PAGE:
Sometimes is not about me. Even when it seems very much like it is definitely about me. Even when I feel so intensely that there is no possible way it is about anything other than me. Even some of those times, it's just... not. Like that time I had a disagreement with a committee chair, then was promptly left off an email chain where a critical decision was made about the previously disagreed-on topic. It turned out to be a mistake made by a different person who just misspelled my email.
This kind of thing happens to most people at some point, but despite its common occurrence some folks struggle with it more than others. I saw a stark example recently while re-watching a livestream of a protest. A large crowd gathered to hold a vigil for Kevin Peterson Jr in the parking lot where he was shot by police. A block away, a group of Antifa-hating individuals also gathered. Most of the media streamers were with the vigil crowd, but one posted up with the anti-anti-fascists on the opposite corner.
The members of this other group bonded over a shared dislike of Antifa and congratulated each other on showing up to defend the neighborhood. They clearly thought they were the one and only thing preventing looting and riots. Their collective level of self-delusion would have been impressive if it weren't so sad. A hundred feet (and lightyears of ideology) away, family members and community leaders gave speeches about justice and remembrance.
A small delegation from the vigil approached the parking lot defenders, informed them a march was about to pass right by their location, and requested not to be followed. Some discussion ensued, and ultimately the counter-vigilers agreed not to follow the march if the marchers agreed not to follow them in return. The non-marchers were planning to go nowhere, but that didn't seem relevant.
Then the march began. The crowd of mourners walked to the end of the block and turned the corner, passing right by the would be defenders of the bar parking lot. Just as was foretold, the march paid them no mind. They chanted and waved signs and made their way through the neighborhood to their ultimate destination for a muscial performance and more speeches.
Meanwhile, the people in the parking lot were embroiled in discussion about all the ways in which they must be on the mind of every marcher at that very moment. Those Antifa masquerading as mourners would take a certain route specifically designed to annoy the people in the parking lot. They would definitely follow them later even though they agreed not to follow them. They would come back to break windows and spray paint stuff the moment the parking lot post appeared to be abandoned. They had the marchers all figured out. Except they didn't. None of those predictions transpired.
The reality was: nobody cared about them at all. The vigil attendees had other things on their mind and did not need to spare any thoughts for these random and unpleasant strangers congregating in a parking lot. And yet, rather than recognize the actual reason people gathered in the rain for a sullen walk through the streets, they all assumed it was somehow about them. Listening to their banter, I was surprised just how sure they were of their own relevance, despite overwhelming evidence to the contrary.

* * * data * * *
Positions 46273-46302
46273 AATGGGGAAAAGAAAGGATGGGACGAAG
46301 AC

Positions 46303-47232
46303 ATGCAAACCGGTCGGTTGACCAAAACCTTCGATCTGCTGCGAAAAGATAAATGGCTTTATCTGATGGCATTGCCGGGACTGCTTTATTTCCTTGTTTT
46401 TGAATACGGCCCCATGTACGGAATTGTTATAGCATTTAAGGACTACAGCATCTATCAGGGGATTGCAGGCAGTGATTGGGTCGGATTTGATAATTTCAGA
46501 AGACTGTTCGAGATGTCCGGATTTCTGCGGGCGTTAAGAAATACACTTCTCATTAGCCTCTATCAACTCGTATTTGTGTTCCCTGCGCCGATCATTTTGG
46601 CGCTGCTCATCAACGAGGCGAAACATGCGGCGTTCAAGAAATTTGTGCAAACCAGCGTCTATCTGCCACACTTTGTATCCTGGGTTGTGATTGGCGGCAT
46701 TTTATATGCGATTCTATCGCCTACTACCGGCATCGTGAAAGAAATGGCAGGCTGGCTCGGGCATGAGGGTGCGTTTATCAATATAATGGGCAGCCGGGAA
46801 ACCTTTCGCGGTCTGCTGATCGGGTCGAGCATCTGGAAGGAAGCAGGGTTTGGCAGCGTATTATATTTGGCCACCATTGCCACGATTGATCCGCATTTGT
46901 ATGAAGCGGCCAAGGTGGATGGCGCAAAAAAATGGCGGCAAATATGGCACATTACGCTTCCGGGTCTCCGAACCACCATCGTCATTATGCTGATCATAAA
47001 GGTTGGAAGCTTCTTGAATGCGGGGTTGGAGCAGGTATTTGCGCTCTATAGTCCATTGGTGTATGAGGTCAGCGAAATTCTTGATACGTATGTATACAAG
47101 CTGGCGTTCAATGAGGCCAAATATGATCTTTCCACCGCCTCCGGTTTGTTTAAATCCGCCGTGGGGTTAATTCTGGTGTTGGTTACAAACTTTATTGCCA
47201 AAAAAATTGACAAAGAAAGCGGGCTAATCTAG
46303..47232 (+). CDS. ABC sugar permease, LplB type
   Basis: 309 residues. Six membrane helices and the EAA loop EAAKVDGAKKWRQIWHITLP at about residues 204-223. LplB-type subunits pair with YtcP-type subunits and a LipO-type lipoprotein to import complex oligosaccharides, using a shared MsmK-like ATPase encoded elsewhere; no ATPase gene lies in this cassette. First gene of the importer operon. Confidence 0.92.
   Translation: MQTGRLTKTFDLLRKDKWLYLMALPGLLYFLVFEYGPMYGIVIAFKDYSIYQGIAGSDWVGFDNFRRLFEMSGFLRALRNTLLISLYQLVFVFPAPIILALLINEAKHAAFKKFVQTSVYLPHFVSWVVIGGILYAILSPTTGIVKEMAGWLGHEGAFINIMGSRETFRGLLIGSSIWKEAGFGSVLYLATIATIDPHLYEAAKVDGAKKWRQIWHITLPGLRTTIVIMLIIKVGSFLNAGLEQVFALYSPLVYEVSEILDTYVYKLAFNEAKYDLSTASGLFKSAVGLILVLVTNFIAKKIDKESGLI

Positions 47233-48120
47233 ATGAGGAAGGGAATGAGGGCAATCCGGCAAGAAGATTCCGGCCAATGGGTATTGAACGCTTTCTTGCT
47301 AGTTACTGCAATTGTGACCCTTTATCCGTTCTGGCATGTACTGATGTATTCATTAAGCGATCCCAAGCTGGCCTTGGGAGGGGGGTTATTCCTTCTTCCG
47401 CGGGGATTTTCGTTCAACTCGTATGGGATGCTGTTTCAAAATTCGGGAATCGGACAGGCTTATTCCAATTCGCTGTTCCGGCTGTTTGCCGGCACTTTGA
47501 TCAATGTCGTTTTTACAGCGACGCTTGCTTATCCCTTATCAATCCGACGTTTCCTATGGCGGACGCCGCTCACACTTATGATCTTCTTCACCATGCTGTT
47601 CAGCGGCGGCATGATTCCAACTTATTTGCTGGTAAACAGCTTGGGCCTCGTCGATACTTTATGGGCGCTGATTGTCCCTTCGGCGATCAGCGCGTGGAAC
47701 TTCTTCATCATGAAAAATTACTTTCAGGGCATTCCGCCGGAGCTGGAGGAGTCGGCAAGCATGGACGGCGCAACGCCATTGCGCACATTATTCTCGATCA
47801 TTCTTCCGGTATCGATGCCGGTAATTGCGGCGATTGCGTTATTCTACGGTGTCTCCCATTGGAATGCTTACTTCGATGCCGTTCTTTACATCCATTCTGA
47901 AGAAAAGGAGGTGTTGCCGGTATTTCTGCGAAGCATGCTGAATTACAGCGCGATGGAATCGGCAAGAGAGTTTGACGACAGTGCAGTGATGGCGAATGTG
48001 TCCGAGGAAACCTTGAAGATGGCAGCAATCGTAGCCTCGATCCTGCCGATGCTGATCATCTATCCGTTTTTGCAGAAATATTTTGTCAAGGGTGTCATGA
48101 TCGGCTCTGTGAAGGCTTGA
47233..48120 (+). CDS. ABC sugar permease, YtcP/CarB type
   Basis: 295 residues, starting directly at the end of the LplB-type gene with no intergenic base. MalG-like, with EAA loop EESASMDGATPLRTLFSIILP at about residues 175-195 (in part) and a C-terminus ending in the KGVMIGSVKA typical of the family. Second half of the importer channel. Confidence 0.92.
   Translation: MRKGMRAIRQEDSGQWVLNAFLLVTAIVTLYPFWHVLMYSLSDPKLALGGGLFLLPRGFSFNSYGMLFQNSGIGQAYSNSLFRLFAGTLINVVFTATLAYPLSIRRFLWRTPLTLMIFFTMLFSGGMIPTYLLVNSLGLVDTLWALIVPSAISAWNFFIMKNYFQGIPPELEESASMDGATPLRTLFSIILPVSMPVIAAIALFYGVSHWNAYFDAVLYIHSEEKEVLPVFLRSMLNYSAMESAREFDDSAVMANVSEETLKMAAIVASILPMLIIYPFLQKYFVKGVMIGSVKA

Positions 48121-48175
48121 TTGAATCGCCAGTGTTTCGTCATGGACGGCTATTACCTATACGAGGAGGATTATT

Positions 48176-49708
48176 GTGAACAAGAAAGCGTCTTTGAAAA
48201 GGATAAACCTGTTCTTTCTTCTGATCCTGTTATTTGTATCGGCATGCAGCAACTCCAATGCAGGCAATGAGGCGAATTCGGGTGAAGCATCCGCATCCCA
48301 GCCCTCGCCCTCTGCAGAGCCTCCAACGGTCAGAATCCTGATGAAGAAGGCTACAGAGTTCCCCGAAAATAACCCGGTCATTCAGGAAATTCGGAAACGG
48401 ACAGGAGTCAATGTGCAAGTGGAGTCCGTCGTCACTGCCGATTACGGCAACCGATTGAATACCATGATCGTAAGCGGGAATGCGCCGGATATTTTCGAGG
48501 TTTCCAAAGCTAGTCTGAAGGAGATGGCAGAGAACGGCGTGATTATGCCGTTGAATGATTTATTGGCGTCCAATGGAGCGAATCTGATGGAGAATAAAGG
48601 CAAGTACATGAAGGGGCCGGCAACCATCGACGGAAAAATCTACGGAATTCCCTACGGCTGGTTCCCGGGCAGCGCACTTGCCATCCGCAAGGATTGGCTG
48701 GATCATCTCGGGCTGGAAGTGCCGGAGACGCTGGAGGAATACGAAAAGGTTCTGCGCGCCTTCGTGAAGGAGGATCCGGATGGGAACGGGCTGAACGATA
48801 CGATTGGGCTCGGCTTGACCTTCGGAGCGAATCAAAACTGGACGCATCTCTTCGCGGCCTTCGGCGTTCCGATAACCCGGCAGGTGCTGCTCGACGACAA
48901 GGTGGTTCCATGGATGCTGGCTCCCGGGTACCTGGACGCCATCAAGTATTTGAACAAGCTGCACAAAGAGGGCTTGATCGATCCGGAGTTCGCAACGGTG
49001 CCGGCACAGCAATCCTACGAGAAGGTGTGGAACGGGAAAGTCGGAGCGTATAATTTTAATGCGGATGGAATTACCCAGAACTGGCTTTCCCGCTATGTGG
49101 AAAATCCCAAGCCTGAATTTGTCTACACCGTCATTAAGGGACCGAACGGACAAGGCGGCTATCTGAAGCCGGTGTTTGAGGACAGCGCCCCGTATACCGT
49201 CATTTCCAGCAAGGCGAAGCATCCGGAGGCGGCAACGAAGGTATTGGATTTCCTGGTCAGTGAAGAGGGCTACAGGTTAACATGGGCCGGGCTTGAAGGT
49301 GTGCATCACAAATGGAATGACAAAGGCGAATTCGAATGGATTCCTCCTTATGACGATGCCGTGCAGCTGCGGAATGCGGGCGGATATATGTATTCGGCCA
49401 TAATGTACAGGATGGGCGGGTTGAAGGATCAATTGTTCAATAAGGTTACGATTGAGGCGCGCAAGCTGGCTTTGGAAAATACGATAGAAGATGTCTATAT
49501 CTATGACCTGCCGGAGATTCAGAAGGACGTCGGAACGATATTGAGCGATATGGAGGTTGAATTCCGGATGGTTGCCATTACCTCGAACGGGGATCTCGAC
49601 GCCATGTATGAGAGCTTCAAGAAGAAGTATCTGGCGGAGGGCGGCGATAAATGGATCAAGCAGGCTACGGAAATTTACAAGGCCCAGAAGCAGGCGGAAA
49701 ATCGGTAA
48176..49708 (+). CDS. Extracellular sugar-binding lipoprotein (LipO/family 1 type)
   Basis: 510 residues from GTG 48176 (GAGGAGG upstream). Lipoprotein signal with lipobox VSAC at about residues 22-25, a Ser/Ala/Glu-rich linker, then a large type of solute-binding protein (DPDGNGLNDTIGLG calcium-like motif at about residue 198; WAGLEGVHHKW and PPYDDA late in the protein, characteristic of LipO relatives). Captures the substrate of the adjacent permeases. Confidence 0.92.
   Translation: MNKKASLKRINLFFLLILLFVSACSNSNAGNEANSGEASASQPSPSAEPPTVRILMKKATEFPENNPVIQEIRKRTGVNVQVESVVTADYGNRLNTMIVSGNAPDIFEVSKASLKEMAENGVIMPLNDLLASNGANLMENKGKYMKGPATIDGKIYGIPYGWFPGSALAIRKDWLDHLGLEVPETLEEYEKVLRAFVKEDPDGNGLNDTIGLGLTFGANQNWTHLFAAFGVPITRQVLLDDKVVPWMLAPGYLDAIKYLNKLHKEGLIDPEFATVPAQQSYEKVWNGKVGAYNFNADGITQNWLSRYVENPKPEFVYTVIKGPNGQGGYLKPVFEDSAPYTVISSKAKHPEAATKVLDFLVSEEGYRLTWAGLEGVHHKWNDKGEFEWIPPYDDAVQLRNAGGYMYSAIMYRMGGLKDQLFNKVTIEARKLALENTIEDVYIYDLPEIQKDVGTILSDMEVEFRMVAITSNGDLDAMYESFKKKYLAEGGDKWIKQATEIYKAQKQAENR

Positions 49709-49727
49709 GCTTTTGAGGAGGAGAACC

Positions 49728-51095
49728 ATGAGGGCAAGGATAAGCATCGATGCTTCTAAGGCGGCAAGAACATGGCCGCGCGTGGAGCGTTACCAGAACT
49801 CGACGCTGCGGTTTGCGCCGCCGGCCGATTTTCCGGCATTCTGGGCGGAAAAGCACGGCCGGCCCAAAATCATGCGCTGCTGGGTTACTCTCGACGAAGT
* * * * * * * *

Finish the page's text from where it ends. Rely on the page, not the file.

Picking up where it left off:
It occurred to me maybe no one has ever told these people the world does not revolve around them. My parents definitely let me in on that little secret growing up. It also occurred to me that maybe the world has actually revolved around their wants and needs and preferences. These were all white people, so it's possible they have never not been the most important person in the room. It is possible their comfort has been elevated over other considerations. I imagine that experience would make it difficult to conceive of other possibilities.
That is essentially how the dynamic between my x-husband I developed. He had many emotional needs and I had no boundaries. I did not insist on any room for my emotional needs, so for the first ten years we were together any emotional space was held only for him. Then one day I realized that wasn't sustainable and I no longer wanted that dynamic. I wanted to be considered and I wanted to be able to have needs. But because that wasn't how our relationship had ever worked before, my x-husband could not wrap his head around what I was asking for. It was like a betrayal because I was breaking the unspoken contract of how we related to each other.
Probably that's how millions of white or wealthy Americans feel when asked to consider all the other humans typically neglected by greater society. Our systems and institutions were built to uplift light-skinned humans and oppress dark-skinned humans. Uplift male-presenting humans and oppress female-presenting humans. Uplift those who start out with more money and oppress those who begin with less money. Parts of our systems are changing. It's not about you, Karen. It’s not about you, Chad. Please step aside so we can shine some light on a few someone elses.
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Jaydra is a human in-process, working to make the world a better place. Sharing thoughts, feelings, and observations about the human experience.